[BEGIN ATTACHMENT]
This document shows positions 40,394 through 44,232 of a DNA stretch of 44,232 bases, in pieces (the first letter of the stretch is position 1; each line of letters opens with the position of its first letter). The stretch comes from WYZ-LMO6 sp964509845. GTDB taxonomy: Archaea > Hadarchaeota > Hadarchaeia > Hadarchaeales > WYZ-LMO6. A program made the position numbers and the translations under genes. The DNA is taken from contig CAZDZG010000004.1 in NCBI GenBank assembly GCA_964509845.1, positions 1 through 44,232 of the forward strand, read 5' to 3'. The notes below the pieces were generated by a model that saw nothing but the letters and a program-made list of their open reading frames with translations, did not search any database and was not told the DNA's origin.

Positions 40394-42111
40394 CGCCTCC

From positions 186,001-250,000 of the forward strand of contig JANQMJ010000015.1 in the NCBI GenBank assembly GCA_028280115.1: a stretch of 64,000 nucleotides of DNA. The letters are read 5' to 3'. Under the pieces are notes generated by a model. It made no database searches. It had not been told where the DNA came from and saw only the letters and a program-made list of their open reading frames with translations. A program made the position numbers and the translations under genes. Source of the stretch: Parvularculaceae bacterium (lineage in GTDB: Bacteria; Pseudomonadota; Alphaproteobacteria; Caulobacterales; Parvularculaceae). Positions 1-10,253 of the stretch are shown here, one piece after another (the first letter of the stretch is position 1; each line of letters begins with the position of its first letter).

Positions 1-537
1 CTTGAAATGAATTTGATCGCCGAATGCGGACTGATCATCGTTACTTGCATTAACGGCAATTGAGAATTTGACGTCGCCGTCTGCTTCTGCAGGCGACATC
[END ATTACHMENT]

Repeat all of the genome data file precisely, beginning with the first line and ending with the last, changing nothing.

This document shows positions 40,394 through 44,232 of a DNA stretch of 44,232 bases, in pieces (the first letter of the stretch is position 1; each line of letters opens with the position of its first letter). The stretch comes from WYZ-LMO6 sp964509845. GTDB taxonomy: Archaea > Hadarchaeota > Hadarchaeia > Hadarchaeales > WYZ-LMO6. A program made the position numbers and the translations under genes. The DNA is taken from contig CAZDZG010000004.1 in NCBI GenBank assembly GCA_964509845.1, positions 1 through 44,232 of the forward strand, read 5' to 3'. The notes below the pieces were generated by a model that saw nothing but the letters and a program-made list of their open reading frames with translations, did not search any database and was not told the DNA's origin.

Positions 40394-42111
40394 CGCCTCC

From positions 186,001-250,000 of the forward strand of contig JANQMJ010000015.1 in the NCBI GenBank assembly GCA_028280115.1: a stretch of 64,000 nucleotides of DNA. The letters are read 5' to 3'. Under the pieces are notes generated by a model. It made no database searches. It had not been told where the DNA came from and saw only the letters and a program-made list of their open reading frames with translations. A program made the position numbers and the translations under genes. Source of the stretch: Parvularculaceae bacterium (lineage in GTDB: Bacteria; Pseudomonadota; Alphaproteobacteria; Caulobacterales; Parvularculaceae). Positions 1-10,253 of the stretch are shown here, one piece after another (the first letter of the stretch is position 1; each line of letters begins with the position of its first letter).

Positions 1-537
1 CTTGAAATGAATTTGATCGCCGAATGCGGACTGATCATCGTTACTTGCATTAACGGCAATTGAGAATTTGACGTCGCCGTCTGCTTCTGCAGGCGACATC